By Betsy Winter, Executive Director
What do you get when you put hunters, fisherman, farmers, bikers, ranchers, paddlers, climbers, conservationists, tribal leaders, small business owners, local government leaders, federal representatives, mountain guides and the President of the United States all in a room together to discuss the link between conservation and strong economies? You get the White House Conference on Conservation.
The conference, Growing America’s Outdoor Heritage and Economy, held at the Department of Interior on Friday, March 2, explored the link between protecting public lands and strong local economies through tourism, outdoor recreation, and healthy environment.
As the U.S representative for professional mountain guides and climbing instructors, it was a huge honor for the American Mountain Guides Association to have been invited to participate in this monumental event.
It seems everywhere I have been going lately, from Outdoor Retailer tradeshow, to Outdoor Alliance Partnership Summit, to Stanford’s Conference on Commercial Services and the Wilderness Act, everyone is talking about partnerships, and the White House Conference on Conservation was no exception.
The aim of the conference was to bring together key stakeholders from around the nation to strengthen coalitions, explore successful partnerships, and to think collectively about what the future holds for our public lands, waterways and local economies.
With input from Nancy Sutley, Chair of the White House Council on Environmental Quality; Ken Salazar, Secretary of Interior; Tom Vilsack, Secretary of Agriculture; Lisa Jackson, Administrator of the Environmental Protection Agency; Jo-Ellen Darcy, Assistant Secretary of the Army (Civil Works), a select panel of grassroot advocates and President Barack Obama himself, it was clear that connecting people with America’s Great Outdoors, while also preserving our cultural heritage and wilderness legacy, and growing local economies, is something our current administration genuinely cares about and is working hard to address.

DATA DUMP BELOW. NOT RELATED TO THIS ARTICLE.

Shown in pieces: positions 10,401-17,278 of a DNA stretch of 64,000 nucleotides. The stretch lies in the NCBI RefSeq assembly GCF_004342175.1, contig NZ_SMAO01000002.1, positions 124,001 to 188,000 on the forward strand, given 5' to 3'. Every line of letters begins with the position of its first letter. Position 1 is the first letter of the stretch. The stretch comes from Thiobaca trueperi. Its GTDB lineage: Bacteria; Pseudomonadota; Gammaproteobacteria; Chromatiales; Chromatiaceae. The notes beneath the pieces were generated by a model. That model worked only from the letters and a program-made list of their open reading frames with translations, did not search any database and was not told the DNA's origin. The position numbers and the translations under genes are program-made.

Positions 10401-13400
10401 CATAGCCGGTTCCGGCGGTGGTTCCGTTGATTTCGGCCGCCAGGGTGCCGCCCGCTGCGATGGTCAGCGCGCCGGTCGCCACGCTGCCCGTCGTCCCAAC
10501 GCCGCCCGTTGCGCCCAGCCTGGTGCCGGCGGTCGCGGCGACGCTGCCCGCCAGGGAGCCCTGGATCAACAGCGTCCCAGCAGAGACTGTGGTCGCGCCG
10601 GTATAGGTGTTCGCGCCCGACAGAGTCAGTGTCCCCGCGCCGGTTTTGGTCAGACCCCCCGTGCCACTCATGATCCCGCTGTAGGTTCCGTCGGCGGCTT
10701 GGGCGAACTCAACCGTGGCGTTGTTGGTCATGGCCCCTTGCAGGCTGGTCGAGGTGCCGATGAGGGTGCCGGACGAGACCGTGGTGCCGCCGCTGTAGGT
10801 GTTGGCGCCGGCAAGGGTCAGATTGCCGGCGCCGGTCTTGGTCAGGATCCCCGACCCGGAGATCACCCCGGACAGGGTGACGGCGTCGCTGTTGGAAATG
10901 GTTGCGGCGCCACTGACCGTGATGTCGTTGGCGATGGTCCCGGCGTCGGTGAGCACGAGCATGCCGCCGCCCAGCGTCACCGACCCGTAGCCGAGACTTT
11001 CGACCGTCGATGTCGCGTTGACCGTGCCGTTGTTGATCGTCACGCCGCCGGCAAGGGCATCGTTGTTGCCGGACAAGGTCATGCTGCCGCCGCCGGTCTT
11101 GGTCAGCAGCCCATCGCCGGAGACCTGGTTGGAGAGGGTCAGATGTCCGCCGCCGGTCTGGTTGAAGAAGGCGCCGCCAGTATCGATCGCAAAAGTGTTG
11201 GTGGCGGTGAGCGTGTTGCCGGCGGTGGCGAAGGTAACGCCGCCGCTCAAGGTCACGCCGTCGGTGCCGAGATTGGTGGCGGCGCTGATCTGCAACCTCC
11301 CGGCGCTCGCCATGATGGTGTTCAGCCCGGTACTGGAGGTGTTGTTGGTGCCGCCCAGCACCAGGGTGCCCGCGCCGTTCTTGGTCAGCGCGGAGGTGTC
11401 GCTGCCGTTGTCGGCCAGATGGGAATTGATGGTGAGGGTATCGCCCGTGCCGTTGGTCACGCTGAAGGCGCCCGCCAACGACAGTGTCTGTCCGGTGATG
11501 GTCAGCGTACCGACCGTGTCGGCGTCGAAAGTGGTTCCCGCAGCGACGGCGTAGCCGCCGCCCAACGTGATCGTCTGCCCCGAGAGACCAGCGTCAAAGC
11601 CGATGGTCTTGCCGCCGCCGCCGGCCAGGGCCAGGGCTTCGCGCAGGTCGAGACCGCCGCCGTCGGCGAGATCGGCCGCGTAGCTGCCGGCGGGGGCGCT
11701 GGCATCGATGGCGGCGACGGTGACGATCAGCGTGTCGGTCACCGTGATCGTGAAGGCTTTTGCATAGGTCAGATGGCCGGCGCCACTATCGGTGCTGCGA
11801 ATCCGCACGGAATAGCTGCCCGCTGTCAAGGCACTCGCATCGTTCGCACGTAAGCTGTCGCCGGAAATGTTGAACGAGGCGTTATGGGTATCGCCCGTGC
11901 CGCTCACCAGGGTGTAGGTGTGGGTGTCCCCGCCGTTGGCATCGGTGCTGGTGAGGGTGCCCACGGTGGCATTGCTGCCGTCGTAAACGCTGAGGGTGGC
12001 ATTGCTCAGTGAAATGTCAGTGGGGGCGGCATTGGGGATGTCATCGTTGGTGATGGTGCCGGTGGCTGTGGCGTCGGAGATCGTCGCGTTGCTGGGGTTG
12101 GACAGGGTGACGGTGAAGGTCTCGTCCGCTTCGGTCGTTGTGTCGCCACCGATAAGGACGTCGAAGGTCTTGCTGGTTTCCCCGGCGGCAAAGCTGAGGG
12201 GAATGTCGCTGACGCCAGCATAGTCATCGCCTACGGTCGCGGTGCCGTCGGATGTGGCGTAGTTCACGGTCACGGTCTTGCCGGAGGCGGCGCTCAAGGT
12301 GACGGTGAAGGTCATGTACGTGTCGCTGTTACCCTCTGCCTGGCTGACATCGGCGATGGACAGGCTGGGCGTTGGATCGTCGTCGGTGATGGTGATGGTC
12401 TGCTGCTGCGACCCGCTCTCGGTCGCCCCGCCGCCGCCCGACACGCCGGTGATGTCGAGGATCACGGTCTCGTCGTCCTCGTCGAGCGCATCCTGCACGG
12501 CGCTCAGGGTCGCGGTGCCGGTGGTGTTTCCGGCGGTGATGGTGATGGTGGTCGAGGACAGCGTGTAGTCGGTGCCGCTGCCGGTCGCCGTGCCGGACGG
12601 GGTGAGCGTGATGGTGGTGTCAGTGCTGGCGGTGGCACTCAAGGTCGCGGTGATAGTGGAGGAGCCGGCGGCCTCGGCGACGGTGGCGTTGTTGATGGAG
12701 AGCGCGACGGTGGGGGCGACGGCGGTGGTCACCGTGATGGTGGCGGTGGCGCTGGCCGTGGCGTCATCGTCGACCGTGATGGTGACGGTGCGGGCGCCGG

What this means for the guiding community is that our government seems to be concerned with many of the same issues that historically have had significant impacts on our profession- access, work visas, job security, and preservation of the land we all love and rely on to make our livings.
As the “uncommon dialogue” becomes more common, the AMGA will continue to advocate for, not only keeping our public lands and vertical wildernesses open to facilitated recreational experiences, but for a streamlined, systematic, and well-founded way to grant access for professional guides, educators and their clients.